# Data Analysis

## Decision trees1

1. Some materials are taken from machine learning course of Victor Kitov

# Let's recall previous lecture¶

• Metric methods: Nearest Centroid, K Nearest Neighbours
• Work both for classification and regression
• Lazy learning - simply remember training dataset
• No parameters - only hyper-parameters
• Cluster hypothesis - the core of metric methods
• Similarity measures and distances: euclidean, cosine, edit-distance, Jaccard similarity, etc...
• Feature scaling is important!
• Various modifications:
• weighted domain
• work on "tied" cases
• adaptive K
• ...
• Get ready to face with
• Curse of dimentionality
• Slow prediction speed

# Intuition¶

## Intuition 1¶

• A perfumery company developed a new unisex smell
• To find their key segments it they run open world testing
• Each respondent leaves
• responce if she likes it or not (+1|-1)
• some info about her
• Gender
• Age
• Education
• Current career
• Have domestic animals
• etc..

## Intuition 1¶

In the end the description of the segments could look like this

• [Gender = F][Age > 21][Age <= 25][Education = Higher][Have domestic animals = No] - like in 82% of cases
• [Gender = M][Age > 25][Age <= 30][Current Career = Manager] - don't like in 75% of cases
• ...

## Intuition 2¶

• You are going to take a loan god, please, no to buy something expensive, and provide your application form
• Bank employee is checking it accoring to some rules like:
1. Current bank account > 200k rubles. - go to step 2, otherwise 3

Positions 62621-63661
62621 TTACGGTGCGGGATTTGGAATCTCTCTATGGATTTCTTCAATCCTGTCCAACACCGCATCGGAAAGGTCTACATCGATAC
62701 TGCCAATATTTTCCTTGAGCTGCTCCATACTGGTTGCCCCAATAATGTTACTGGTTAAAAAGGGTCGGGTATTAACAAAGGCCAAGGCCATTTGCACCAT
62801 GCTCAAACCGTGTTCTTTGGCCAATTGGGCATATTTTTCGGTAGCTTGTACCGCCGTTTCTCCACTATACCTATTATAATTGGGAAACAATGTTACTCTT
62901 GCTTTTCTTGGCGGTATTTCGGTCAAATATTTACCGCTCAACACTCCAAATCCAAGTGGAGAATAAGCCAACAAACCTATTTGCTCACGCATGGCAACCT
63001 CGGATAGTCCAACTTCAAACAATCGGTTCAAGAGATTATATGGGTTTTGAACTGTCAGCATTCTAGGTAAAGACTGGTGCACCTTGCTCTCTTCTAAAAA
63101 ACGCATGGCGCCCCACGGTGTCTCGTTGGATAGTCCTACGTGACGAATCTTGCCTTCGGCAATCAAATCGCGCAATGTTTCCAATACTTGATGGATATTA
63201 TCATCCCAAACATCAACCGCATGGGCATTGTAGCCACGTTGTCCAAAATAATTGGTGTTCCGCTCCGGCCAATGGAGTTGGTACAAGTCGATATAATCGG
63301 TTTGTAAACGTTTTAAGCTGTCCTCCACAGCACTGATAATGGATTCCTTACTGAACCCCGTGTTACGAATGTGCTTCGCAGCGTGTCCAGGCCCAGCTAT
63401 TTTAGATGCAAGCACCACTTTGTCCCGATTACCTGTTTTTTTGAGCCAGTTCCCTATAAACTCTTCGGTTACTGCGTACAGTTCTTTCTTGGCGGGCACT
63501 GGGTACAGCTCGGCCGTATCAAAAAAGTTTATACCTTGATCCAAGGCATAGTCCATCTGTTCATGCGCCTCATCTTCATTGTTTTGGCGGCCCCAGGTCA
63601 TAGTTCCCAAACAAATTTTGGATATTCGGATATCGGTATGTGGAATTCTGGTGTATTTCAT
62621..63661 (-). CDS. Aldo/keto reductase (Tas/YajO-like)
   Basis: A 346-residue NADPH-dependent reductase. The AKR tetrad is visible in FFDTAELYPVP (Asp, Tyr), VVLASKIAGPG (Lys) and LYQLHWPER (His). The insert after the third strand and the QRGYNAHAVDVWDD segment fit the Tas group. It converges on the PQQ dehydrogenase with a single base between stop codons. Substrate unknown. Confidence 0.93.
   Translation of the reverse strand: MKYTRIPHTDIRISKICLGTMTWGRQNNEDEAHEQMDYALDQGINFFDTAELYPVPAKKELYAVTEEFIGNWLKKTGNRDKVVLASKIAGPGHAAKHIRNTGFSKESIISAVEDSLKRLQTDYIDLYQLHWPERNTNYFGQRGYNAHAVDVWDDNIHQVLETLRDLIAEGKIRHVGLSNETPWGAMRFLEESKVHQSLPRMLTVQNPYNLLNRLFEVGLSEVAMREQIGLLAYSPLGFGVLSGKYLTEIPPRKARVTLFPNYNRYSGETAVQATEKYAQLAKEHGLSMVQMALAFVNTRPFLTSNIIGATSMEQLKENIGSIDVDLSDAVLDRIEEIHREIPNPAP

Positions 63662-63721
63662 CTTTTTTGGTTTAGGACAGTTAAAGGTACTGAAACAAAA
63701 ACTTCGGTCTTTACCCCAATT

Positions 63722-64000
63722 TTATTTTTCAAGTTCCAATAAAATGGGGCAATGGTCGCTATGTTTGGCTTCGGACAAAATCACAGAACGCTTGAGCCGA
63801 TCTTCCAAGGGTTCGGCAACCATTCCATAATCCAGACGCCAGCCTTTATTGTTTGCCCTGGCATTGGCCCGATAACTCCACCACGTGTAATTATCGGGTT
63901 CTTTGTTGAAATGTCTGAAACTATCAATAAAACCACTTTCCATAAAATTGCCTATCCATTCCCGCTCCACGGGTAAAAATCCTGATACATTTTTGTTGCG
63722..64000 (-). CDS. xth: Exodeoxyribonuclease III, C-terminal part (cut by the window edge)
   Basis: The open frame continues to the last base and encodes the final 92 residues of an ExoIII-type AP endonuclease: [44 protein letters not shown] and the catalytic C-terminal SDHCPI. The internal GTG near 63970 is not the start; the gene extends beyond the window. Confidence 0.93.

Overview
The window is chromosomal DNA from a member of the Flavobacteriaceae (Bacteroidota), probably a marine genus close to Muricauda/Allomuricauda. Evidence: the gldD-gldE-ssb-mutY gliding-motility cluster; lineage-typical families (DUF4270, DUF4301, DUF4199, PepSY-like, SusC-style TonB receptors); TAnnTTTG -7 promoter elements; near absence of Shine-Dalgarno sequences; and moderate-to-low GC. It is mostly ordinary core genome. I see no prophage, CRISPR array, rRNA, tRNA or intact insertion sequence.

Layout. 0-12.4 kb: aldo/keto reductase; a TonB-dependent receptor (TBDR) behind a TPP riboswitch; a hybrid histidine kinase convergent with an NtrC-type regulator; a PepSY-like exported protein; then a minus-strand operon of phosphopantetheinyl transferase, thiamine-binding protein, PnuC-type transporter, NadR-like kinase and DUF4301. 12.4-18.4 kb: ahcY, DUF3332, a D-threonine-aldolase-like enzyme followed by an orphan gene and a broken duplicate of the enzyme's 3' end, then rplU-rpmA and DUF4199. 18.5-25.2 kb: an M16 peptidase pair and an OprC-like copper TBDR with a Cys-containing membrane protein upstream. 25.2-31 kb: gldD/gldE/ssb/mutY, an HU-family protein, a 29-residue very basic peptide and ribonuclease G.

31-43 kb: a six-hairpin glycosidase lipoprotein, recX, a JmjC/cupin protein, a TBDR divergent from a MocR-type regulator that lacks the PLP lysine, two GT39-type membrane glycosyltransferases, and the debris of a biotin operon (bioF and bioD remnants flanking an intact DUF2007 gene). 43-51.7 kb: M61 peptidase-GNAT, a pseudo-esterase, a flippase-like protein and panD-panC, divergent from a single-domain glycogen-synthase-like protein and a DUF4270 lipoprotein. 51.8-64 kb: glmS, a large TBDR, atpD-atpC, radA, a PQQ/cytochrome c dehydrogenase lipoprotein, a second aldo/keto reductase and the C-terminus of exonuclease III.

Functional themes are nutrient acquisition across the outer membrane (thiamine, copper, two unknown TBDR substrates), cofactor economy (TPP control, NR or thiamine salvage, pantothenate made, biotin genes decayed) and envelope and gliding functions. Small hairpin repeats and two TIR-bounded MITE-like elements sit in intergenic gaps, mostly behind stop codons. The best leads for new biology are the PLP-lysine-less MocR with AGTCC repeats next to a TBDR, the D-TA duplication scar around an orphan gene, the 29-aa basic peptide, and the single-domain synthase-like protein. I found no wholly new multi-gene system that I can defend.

2. Duration < 30 months - go to step 4, otherwise REJECT
3. Current employment > 1 year - ACCEPT, otherwise REJECT
4. ...

## Intuition 2¶ ## Intuition 3¶ ## Intuition 4¶ ## Intuition 4¶   ## Definition of decision tree¶

• Prediction is performed by tree $T$ (directed, connected, acyclic graph)

• Node types

1. A root node, $root(T)$
2. Internal nodes $int(T)$, each having $\ge2$ child nodes
3. Terminal nodes (leafs), $terminal(T)$, which do not have child nodes but have associated prediction values

## Definition of decision tree¶

• for each non-terminal node $t$ a check-function $Q_{t}(x)$ is associated
• for each edge $r_{t}(1),...r_{t}(K_{t})$ a set of values of check-function $Q_{t}(x)$ is associated: $S_{t}(1),...S_{t}(K_{t})$ such that:
• $\bigcup_{k}S_{t}(k)=range[Q_{t}]$
• $S_{t}(i)\cap S_{t}(j)=\emptyset$ $\forall i\ne j$

## Prediction process¶

• Prediction is easy if we have already constructed a tree
• Prediction process for tree $T$:

• $t=root(T)$
• while $t$ is not a terminal node:

• calculate $Q_{t}(x)$
• determine $j$ such that $Q_{t}(x)\in S_{t}(j)$
• follow edge $r_{t}(j)$ to $j$-th child node: $t=\tilde{t}_{j}$
• return prediction, associated with leaf $t$.

## Specification of decision tree¶

• To define a decision tree one needs to specify:
• the check-function: $Q_{t}(x)$
• the splitting criterion: $K_{t}$ and $S_{t}(1),...S_{t}(K_{t})$
• the termination criteria (when node is defined as a terminal node)
• the predicted value for each leaf node.

## Genralized decision tree algorithm¶

{python}
1. function decision_tree(X, y):

2.    if termination_criterion(X, y) == True:

3.        S = create_leaf_with_prediction(y)

4.    else:

5.        S = create_node()
6.        (X_1, y_1) .. (X_L, y_L) = best_split(X, y)

7.        for i in 1..L: